Morse's father had given him many letters of introduction to eminent men
in England. Most of these he neglected to deliver, pleading in
extenuation of his apparent carelessness that he could not spare the time
from his artistic studies to fulfill all the duties that would be
expected of him in society, and that he also could not afford the
expenses necessary to a well-dressed man.

The following note from William Wilberforce explains itself, but there
seems to be some confusion of dates, for Morse had just said in his
letter of January 1st that he dined at Mr. Wilberforce's over a week

January 4, 1813.

SIR,--I cannot help entertaining some apprehension of my not having
received some letter or some card which you may have done me the favor of
leaving at my house. Be this, however, as it may, I gladly avail myself
of the sanction of a letter from your father for introducing myself to
you; and, as many calls are mere matters of form, I take the liberty of
begging the favor of your company at dinner on Wednesday next, at a
quarter before five o'clock, at Kensington Gore (one mile from Hyde Park
corner), and of thereby securing the pleasure of an acquaintance with

The high respect which I have always entertained for your father, in
addition to the many obliging marks of attention which I have received
from him, render me desirous of becoming personally known to you, and
enable me with truth to assure you I am, with good will, sir,

Your faithful servant,

Among Morse's friends in London during the period of his student years,
were Coleridge, Rogers, Lamb, and others whose names are familiar ones in
the literary world.

While the letters of those days give only hints of the delightful
intercourse between these congenial souls, the recollection of them was
enshrined in the memory of some of their contemporaries, and the
following reminiscences, preserved by Mr. James Wynne and recorded by Mr.
Prune in his biography, will be found interesting:--

"Coleridge, who was a visitor at the rooms of Leslie and Morse,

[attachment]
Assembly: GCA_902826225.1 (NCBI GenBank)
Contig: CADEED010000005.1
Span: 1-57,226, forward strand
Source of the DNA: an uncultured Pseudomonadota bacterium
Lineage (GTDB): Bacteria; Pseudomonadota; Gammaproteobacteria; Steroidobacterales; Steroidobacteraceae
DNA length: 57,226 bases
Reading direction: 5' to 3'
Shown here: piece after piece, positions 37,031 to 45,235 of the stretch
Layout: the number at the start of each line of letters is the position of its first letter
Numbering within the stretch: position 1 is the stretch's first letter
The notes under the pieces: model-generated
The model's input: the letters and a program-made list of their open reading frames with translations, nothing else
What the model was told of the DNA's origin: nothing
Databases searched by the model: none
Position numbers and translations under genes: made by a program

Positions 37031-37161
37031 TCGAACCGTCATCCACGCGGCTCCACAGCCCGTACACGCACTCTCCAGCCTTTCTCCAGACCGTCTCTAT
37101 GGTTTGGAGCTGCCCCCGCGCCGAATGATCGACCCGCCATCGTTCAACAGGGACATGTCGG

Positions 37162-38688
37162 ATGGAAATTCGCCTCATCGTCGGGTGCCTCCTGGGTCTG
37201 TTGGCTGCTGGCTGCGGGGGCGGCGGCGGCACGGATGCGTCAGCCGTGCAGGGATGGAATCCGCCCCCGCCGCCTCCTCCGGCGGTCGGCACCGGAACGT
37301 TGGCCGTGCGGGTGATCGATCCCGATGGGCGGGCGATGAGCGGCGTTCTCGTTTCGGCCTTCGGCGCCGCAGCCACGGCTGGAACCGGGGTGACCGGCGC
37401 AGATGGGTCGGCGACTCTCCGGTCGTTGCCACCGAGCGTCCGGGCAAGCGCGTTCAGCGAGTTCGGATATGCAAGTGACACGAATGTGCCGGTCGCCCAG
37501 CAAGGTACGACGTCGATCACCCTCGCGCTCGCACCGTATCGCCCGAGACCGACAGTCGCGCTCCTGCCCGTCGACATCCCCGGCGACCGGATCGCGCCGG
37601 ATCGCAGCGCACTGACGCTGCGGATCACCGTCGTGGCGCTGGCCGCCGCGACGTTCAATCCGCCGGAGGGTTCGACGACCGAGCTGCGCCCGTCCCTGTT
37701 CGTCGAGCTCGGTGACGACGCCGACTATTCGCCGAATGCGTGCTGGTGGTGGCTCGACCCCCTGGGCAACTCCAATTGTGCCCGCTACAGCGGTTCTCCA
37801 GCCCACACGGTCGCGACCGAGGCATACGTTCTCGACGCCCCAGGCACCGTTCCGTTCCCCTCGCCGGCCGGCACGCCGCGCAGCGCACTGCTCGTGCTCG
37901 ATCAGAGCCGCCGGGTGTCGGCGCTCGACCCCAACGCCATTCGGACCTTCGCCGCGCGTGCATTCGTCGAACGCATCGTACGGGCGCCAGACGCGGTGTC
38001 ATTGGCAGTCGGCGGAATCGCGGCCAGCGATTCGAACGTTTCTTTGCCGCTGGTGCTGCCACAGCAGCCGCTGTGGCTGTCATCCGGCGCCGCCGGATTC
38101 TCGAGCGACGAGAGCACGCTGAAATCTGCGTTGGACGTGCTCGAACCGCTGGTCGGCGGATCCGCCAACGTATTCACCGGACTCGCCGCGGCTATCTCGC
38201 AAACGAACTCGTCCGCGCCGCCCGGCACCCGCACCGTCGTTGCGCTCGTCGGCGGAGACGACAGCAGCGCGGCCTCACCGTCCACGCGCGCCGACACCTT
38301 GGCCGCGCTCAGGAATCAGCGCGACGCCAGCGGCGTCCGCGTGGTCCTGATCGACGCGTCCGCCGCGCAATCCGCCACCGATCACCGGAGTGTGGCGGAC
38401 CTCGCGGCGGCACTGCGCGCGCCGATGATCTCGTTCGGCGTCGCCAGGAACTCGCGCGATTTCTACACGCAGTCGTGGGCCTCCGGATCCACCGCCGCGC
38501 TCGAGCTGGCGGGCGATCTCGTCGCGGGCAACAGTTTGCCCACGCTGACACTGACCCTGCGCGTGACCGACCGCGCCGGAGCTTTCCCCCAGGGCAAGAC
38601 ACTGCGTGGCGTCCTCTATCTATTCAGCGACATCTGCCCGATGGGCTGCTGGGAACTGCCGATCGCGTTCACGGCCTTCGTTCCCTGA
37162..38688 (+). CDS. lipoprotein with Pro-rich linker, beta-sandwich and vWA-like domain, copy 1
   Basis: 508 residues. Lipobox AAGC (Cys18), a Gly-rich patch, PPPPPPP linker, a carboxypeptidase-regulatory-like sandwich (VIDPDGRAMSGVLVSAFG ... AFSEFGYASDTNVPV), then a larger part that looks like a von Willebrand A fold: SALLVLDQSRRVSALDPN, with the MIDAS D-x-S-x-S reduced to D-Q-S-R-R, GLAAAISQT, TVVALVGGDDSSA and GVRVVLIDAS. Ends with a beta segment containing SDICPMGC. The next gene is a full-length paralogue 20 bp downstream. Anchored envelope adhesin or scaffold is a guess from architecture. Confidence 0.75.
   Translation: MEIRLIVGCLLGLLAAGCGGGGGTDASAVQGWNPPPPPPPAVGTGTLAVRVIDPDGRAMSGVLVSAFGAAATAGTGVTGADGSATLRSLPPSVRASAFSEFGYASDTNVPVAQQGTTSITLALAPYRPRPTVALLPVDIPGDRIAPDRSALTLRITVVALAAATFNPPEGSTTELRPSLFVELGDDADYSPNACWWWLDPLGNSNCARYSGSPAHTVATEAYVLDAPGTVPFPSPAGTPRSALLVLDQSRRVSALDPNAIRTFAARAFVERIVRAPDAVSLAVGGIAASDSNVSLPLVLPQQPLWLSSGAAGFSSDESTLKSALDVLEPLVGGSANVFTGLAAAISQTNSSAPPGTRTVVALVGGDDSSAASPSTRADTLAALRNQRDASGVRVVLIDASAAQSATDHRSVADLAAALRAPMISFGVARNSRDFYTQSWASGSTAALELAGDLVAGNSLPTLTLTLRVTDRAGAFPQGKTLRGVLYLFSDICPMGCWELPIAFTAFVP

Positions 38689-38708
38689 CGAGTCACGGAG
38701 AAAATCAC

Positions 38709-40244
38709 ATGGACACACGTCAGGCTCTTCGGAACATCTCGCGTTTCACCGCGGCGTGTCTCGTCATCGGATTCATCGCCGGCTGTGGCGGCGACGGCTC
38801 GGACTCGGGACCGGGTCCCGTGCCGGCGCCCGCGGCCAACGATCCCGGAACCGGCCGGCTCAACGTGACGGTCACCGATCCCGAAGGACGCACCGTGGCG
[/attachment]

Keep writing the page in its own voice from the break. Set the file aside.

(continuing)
frequently made his appearance under the influence of those fits of
despondency to which he was subject. On these occasions, by a
preconcerted plan, they often drew him from this state to one of
brilliant imagination.

"'I was just wishing to see you,' said Morse on one of these occasions
when Coleridge entered with a hesitating step, and replied to their frank
salutations with a gloomy aspect and deep-drawn sighs. 'Leslie and myself
have had a dispute about certain lines of beauty; which is right?' And
then each argued with the other for a few moments until Coleridge became
interested, and, rousing from his fit of despondency, spoke with an
eloquence and depth of metaphysical reasoning on the subject far beyond
the comprehension of his auditors. Their point, however, was gained, and
Coleridge was again the eloquent, the profound, the gifted being which
his remarkable productions show him to be.

"'On one occasion,' said Morse, 'I heard him improvise for half an hour
in blank verse what he stated to be a strange dream, which was full of
those wonderful creations that glitter like diamonds in his poetical
productions.' 'All of which,' remarked I, 'is undoubtedly lost to the
world.' 'Not all,' replied Mr. Morse, 'for I recognize in the "Ancient
Mariner" some of the thoughts of that evening; but doubtless the greater
part, which would have made the reputation of any other man, perished
with the moment of inspiration, never again to be recalled.'

"When his tragedy of 'Remorse,' which had a run of twenty-one nights, was
first brought out, Washington Allston, Charles King, Leslie, Lamb, Morse,
and Coleridge went together to witness the performance. They occupied a
box near the stage, and each of the party was as much interested in its
success as Coleridge himself.

"The effect of the frequent applause upon Coleridge was very manifest,
but when, at the end of the piece, he was called for by the audience, the
intensity of his emotions was such as none but one gifted with the fine
sensibilities of a poet could experience. Fortunately the audience was
satisfied with a mere presentation of himself. His emotions would have
precluded the idea of his speaking on such an occasion.

"Allston soon after this became so much out of health that he thought a
change of air and a short residence in the country might relieve him. He
accordingly set out on his journey accompanied by Leslie and Morse.

"When he reached Salt Hill, near Oxford, he became so ill as to be unable
to proceed, and requested Morse to return to town for his medical
attendant, Dr. Tuthill, and Coleridge, to whom he was ardently attached.

"Morse accordingly returned, and, procuring a post-chaise, immediately
set out for Salt Hill, a distance of twenty-two miles, accompanied by
Coleridge and Dr. Tuthill.

"They arrived late in the evening and were busied with Allston until
midnight, when he became easier, and Morse and Coleridge left him for the

"Upon repairing to the sitting-room of the hotel Morse opened
Knickerbocker's 'History of New York,' which he had thrown into the
carriage before leaving town. Coleridge asked him what work he had.

"'Oh,' replied he, 'it is only an American book.'

"'Let me see it,' said Coleridge.

"He accordingly handed it to him, and Coleridge was soon buried in its
pages. Mr. Morse, overcome by the fatigues of the day, soon after retired
to his chamber and fell asleep.

"On awakening next morning he repaired to the sitting-room, when what was